Existential Surrender and Intimacy With Life
I was sitting in an Alanon Step meeting last week, working on step #3: “We made a decision to turn our will and our lives over to the care of God as we understood Him.” I was listening to the stories of people in crisis, or people who were impacted by the crisis of those they loved dearly. I was observing the intimacy involved in sharing: people were admitting things that would be difficult to disclose in other places and with other people, primarily that they had messy lives and didn’t always know how to clean up those messes. In short, people talked about what it was like to turn their lives over to their personal God.
I thought about my relationship to my own personal God and how that relationship translates into the way I relate to other people in my world. My life has been touched many times over by other people’s addictions. I’ve struggled to keep a sense of control over everything from my responses to people I’m frustrated with, to the kind of food I put on my plate so that I at least know I’m taking care of myself. Still, there have admittedly been days when everything I planned for my own care seemed to be derailed by the crises of other people. If there is anything I’ve learned, it is that crisis seems to be an inevitability of life, and somehow turning over my sense of control to something I do not entirely understand has been helpful. But I am going to use this thought to transition to an even broader concept, that being the experience of intimacy.
As I sat and witnessed people talking about their surrender to a higher power, it occurred to me that this would require an astonishing amount of capacity to be intimate. What is the connection to intimacy? Vulnerability. Surrender requires vulnerability.
I thought about how people often expect their relationships to be smooth sailing, and the disappointment they experience when they hit a bump in the road. I then thought of how life is: as far as I know, and based on the numerous conversations I’ve had with people both as a therapist and outside of my role as therapist, nobody has a life without bumps. Crisis occurs. Sometimes, it is self-created crisis, but sometimes, it is simply a matter of inherent situational tragedy and having a normal, human, crisis response. I then realized that when I surrender my power, I am really surrendering the idea that I’m in control of everything and impervious. I am admitting that I am vulnerable. More importantly, I am being intimate.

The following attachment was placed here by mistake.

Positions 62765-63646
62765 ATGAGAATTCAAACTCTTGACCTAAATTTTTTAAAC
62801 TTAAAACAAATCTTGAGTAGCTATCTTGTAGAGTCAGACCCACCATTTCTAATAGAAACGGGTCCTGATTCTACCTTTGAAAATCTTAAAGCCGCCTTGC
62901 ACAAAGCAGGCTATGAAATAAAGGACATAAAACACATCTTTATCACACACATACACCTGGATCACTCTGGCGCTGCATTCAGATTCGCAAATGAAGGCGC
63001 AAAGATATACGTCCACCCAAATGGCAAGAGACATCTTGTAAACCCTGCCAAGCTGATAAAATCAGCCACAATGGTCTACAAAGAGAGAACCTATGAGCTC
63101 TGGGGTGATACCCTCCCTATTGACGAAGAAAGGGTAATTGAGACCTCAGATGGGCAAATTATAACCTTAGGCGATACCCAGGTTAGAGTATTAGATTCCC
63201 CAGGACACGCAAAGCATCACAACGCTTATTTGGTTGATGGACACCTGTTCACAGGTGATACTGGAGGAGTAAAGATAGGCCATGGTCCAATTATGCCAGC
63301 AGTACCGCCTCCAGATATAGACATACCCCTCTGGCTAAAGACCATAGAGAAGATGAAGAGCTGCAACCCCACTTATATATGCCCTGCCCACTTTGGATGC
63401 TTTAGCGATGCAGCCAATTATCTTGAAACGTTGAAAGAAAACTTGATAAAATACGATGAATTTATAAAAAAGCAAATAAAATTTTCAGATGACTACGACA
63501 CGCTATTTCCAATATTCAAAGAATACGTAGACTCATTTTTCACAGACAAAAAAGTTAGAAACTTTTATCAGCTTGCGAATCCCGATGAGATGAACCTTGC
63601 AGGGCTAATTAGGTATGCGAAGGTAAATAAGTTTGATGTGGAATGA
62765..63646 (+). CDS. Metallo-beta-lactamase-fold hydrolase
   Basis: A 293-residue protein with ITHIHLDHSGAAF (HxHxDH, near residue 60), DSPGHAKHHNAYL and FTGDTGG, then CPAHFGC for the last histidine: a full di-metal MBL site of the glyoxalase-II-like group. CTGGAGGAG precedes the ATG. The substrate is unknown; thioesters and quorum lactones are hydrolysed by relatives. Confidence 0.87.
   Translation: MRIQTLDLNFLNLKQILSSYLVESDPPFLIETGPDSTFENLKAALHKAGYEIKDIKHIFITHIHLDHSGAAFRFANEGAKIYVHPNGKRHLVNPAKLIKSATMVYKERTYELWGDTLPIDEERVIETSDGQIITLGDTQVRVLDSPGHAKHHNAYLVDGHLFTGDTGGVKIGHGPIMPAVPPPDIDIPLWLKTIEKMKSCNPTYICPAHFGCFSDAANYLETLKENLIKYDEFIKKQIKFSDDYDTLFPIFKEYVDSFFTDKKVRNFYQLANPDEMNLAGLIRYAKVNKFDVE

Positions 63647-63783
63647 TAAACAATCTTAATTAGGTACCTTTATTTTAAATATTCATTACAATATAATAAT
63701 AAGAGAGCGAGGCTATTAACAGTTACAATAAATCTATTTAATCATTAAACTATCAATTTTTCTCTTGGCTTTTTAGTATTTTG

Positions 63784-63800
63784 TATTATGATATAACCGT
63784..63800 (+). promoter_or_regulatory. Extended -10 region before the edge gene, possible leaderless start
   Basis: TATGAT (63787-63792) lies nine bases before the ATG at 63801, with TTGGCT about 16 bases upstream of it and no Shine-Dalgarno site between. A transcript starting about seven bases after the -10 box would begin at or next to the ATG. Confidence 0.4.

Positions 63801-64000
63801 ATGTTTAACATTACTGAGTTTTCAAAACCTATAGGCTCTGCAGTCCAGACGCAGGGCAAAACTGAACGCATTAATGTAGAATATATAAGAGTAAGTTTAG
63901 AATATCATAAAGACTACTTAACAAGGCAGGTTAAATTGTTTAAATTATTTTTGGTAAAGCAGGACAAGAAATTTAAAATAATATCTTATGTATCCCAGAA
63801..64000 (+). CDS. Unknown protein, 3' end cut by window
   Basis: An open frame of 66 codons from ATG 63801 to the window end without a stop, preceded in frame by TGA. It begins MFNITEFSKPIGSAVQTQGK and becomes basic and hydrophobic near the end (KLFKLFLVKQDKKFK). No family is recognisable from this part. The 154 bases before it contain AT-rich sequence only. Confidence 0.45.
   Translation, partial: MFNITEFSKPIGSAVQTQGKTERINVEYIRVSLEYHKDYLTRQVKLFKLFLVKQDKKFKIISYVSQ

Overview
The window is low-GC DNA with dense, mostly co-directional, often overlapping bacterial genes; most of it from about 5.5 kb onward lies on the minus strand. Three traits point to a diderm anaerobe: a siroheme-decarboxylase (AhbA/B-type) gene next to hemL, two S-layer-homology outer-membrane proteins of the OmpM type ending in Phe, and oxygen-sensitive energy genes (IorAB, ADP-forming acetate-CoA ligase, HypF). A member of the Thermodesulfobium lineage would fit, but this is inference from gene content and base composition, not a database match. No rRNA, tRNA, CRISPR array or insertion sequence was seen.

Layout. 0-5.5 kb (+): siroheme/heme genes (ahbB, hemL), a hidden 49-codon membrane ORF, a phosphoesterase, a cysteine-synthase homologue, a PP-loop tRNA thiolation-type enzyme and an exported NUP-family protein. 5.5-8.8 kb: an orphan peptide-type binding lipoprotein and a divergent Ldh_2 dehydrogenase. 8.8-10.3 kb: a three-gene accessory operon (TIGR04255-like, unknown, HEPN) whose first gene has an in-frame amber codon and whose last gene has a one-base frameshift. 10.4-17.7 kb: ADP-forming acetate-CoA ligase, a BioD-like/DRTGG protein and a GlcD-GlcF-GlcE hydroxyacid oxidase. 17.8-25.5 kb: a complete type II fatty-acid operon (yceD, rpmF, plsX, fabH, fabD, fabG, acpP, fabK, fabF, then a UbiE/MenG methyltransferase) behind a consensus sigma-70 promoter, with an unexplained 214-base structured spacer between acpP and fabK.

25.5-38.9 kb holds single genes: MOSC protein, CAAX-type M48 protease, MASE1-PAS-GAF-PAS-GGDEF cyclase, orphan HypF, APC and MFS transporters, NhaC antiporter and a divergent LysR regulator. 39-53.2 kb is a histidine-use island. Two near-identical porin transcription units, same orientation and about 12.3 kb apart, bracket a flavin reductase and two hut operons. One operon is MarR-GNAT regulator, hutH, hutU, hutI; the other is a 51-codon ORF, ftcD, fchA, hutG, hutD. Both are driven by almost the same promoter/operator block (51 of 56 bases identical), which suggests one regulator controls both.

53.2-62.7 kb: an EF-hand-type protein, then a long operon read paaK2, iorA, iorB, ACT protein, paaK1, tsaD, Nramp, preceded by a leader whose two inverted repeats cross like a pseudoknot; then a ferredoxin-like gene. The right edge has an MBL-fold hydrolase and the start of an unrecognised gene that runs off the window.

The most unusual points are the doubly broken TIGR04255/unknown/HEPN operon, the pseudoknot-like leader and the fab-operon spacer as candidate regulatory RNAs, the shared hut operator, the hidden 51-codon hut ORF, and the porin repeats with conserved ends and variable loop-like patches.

Now, here’s the rub: I’m not just being intimate with other people. I am learning to be intimate with the entire world. More so, I am learning to be intimate with life itself. This means accepting that there are events that take place around me over which I have no control. How I choose to engage that reality will greatly impact my experience of the world. I can’t change the fact that an earthquake can shatter the foundation of my home. I can’t change the fact that an irresponsible driver can come speeding around the corner while my child is crossing the street and can hit them. I can’t change that a dear one can get cancer and die. I can’t change many things. It is, if I pause to really digest this information, painful and terrifying. However, it is unchangeable. The only power I have is over my response to crisis. I don’t want to negate natural biological reactions to trauma. This occurs. Still, my acceptance even of this will provide me with greater personal compassion and the ability to open myself to the world at large. I will have an increased scope of vision, and my capacity to accept all aspects of life with more grace could be a potential result.
I will close with Kierkegaard, who so wisely said:
in possibility all things are equally possible, and whoever has truly been brought up by possibility has grasped the terrible as well as the joyful. So . . . such a person graduated from the school of possibility, and he knows better than a child knows his ABC’s that he can demand absolutely nothing of life and that the terrible, perdition, and annihilation live next door to every man (p. 156).
Kierkegaard, S. (1944). The concept of dread (W. Lowrie, Trans.). Princeton, NJ: Princeton University Press. (Originally published 1844).
-- Candice Hershman